Is Lean-Agile micromanagement? Mike Cohn says “yes” but Mike’s use of the term excludes the “excessive” aspect of the conventional definition. An attention to detail is a good thing, making for better management, and Lean-Agile has the tools to make the detail transparent. Excessive attention to detail leads to the Fallacy of Control and horror – I don’t see this in Lean-Agile teams.
Micromanagement is excessive
Here are a couple of definitions of micromanagement:
Manage especially with excessive control or attention on details
Merriam-Webster’s Online Dictionary
Manage or control with excessive attention to minor details
There are a lot of common words in there: “manage”, “control”, “detail” and “excessive”. For me the word that stands out is “excessive”.
There are some common symptoms of Micromanagement. A micromanager:
- Monitors and assesses every step of a business process.
- Focuses excessively on procedural trivia.
- Requires constant and detailed performance feedback.
- Demonstrates “reportomania”, i.e. frequently asks for unnecessary and overly detailed reports.
- Avoids delegation of decisions and becomes irritated when a subordinate makes decisions without consulting them, even if the decisions are totally within the subordinate’s level of authority.
- Delegates to enable the micromanager to take credit for positive results but, for negative results, shift the blame to their subordinates.
I have worked for people like that. It isn’t fun. This behaviour is a result of the Internal Control Fallacy. Micromanagers believe they can control everything. Of course this isn’t true and these individuals get frustrated that so many things are out of their control; they react by trying to impose even more control.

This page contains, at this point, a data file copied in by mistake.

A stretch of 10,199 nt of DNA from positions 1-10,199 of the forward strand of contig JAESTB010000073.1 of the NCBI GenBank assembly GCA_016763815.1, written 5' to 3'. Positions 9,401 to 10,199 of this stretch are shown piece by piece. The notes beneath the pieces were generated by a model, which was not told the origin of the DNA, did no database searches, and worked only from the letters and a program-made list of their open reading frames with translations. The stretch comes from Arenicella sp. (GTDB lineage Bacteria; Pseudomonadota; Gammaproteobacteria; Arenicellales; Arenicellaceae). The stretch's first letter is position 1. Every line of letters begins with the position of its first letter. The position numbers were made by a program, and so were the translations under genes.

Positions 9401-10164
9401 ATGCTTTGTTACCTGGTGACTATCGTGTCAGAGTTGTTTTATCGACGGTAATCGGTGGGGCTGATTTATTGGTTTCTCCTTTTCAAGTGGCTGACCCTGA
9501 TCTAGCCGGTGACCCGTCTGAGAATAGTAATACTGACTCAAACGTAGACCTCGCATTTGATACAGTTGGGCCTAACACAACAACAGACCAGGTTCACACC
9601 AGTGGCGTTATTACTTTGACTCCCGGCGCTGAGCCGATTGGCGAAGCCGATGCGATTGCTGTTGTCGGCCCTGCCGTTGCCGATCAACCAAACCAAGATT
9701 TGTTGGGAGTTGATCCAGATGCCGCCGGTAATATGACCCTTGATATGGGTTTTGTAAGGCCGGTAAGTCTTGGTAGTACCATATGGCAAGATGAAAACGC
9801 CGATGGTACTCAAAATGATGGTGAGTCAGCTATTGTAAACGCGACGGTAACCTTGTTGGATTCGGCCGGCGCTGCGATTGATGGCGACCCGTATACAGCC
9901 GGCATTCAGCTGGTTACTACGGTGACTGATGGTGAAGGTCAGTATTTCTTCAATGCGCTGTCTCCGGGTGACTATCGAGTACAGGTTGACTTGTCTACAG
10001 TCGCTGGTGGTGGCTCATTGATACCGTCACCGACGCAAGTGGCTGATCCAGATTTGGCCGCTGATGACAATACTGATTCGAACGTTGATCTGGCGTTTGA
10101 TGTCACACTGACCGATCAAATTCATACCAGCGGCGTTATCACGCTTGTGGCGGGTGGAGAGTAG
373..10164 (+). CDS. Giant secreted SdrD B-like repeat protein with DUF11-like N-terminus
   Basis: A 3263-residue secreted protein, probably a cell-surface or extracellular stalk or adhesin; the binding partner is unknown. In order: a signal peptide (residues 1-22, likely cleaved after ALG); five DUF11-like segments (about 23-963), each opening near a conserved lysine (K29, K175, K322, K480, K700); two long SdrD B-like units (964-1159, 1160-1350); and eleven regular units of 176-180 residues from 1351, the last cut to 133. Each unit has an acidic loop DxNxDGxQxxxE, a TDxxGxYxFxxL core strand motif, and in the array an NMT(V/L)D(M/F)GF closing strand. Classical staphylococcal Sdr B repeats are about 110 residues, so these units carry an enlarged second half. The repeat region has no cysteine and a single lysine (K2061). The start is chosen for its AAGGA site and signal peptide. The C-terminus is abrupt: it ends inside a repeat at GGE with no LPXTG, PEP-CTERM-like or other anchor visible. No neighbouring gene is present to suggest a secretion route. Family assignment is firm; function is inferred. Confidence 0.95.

It is the “excessive” interest in the detail that leads to a focus on procedural trivia, “reportomania”, lack of delegation, and blame shifting. Otherwise it is just management with an attention to detail.
Micromanagement is about detail
Micromanagement is only “good” if we change the definition.
Everyone is against micro managing but macro managing means you’re working at the big picture but don’t know the details
Henry Mintzberg cited by @ManagersDiary (19 Aug 2013)
Put another way, if macromanagement is management knowing only the big picture then micromanagement is management knowing the detail. And that is a good thing.
In a similar way Artem Marchenko distinguishes between high level micromanagement and and low level. He sees both levels of Micromanagement in Scrum:
Micromanagement in Scrum indeed happens if by micromanagement you mean staying in direct control over relevant things at both high and low level of abstraction. The trick is that direct control at different levels is strictly separated, employed by different people and serves the different purposes. Team is micromanaging its daily actions on the daily level and management micromanages the release content on the iteration level.
Mike Cohn, one of the Scrum luminaries, famously said Agile is all about micromanaging. Mike argues that three agile practices lend themselves to micromanagement: the daily scrum, continuous integration and pair programming. The big difference for Mike, however, is that it is the team doing the micromanagement rather than a manager.
The common theme here is an interest in the detail. For example, the practices Mike Cohn highlighted provide considerable transparency into what is happening, thus enabling better monitoring and control, but still leaves the decision on how the work happens to be the people concerned.
None of these examples includes the “excessive” aspect of the conventional, and evil, definition. It is only when the interest in detail tips over into “excessive” interest that we get problems.
Cohn, M. (2009, 13 September). Ssssh Agile is all about Micromanaging. Mountain Goat Software.
Marchenko, A. (2008, 11 February). Micromanagement in Scrum. Day to day control. Agile Software Development.